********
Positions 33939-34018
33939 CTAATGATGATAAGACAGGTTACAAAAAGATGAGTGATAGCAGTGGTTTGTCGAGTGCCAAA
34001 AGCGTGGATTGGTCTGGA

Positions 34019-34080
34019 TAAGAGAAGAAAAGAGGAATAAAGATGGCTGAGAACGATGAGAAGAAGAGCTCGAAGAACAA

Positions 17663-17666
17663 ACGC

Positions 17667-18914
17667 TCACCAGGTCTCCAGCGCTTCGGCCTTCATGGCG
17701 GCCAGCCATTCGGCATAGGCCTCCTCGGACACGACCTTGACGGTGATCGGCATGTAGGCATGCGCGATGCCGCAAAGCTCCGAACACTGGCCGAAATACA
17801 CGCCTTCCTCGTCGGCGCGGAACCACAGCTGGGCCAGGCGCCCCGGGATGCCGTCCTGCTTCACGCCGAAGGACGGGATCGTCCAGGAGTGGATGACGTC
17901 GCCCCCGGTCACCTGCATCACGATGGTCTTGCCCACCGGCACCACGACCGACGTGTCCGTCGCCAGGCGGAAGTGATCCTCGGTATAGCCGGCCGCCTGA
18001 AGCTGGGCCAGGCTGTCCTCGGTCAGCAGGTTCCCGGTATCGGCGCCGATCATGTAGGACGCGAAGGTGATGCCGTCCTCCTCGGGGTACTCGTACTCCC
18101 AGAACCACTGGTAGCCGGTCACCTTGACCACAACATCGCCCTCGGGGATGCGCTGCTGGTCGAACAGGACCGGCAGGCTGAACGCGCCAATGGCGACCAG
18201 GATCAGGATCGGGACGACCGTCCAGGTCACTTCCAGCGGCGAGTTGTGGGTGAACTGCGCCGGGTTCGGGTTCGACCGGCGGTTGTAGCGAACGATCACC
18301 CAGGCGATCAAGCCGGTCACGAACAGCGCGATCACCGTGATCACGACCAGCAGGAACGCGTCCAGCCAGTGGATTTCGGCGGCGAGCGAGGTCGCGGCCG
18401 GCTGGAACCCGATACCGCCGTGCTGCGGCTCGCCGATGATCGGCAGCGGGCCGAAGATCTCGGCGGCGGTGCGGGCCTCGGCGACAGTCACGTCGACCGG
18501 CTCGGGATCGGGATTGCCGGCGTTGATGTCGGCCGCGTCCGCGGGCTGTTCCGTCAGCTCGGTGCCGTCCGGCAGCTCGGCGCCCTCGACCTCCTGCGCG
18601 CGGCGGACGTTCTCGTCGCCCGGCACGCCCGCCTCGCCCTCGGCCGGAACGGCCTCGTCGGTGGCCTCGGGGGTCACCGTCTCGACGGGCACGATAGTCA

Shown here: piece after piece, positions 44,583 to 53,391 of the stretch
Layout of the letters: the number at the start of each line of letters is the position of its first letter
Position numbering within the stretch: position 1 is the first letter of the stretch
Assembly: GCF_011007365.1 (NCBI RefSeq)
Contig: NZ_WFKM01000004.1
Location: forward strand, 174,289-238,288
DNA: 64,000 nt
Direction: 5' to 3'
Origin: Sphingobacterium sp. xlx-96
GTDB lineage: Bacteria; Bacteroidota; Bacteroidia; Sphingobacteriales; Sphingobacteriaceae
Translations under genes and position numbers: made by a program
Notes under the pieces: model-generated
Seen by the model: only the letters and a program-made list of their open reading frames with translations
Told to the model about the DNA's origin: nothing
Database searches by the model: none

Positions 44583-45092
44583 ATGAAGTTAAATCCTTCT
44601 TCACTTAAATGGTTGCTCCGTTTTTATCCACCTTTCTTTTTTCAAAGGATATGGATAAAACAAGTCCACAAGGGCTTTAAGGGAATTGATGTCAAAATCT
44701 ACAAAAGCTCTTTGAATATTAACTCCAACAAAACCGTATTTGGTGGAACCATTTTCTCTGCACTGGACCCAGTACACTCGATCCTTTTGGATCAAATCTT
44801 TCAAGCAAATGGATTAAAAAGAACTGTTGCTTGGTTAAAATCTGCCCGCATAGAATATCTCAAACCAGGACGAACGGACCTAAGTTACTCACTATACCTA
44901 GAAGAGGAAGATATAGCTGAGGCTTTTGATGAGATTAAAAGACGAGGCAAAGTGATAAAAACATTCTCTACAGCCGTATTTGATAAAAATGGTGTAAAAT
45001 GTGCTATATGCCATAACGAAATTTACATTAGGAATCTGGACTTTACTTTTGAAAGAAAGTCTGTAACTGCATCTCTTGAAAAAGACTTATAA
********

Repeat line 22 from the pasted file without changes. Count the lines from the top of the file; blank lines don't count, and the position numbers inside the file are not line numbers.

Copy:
Position numbering within the stretch: position 1 is the first letter of the stretch